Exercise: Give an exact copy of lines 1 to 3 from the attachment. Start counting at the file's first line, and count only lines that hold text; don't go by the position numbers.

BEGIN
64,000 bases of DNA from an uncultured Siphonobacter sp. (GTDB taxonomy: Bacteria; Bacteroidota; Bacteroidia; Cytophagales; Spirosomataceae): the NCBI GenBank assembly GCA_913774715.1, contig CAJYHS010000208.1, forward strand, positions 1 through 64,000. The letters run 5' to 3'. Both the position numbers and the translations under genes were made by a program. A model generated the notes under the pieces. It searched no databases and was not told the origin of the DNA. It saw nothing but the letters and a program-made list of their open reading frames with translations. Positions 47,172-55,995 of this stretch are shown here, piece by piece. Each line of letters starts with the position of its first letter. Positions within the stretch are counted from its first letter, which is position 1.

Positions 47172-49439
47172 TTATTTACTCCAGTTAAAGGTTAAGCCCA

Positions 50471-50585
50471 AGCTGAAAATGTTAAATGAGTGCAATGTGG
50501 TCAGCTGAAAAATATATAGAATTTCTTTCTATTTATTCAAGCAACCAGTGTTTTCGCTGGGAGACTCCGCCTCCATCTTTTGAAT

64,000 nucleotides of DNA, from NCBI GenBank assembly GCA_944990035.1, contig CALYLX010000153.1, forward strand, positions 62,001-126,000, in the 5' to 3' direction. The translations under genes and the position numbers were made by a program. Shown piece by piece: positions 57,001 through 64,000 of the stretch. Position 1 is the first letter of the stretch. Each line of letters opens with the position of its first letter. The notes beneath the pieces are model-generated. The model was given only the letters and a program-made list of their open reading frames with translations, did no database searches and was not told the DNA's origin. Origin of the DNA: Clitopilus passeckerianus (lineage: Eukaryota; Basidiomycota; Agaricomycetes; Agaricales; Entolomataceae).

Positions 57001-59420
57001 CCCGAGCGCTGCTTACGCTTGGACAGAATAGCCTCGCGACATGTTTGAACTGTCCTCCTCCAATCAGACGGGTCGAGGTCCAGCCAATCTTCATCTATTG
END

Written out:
64,000 bases of DNA from an uncultured Siphonobacter sp. (GTDB taxonomy: Bacteria; Bacteroidota; Bacteroidia; Cytophagales; Spirosomataceae): the NCBI GenBank assembly GCA_913774715.1, contig CAJYHS010000208.1, forward strand, positions 1 through 64,000. The letters run 5' to 3'. Both the position numbers and the translations under genes were made by a program. A model generated the notes under the pieces. It searched no databases and was not told the origin of the DNA. It saw nothing but the letters and a program-made list of their open reading frames with translations. Positions 47,172-55,995 of this stretch are shown here, piece by piece. Each line of letters starts with the position of its first letter. Positions within the stretch are counted from its first letter, which is position 1.

Positions 47172-49439
47172 TTATTTACTCCAGTTAAAGGTTAAGCCCA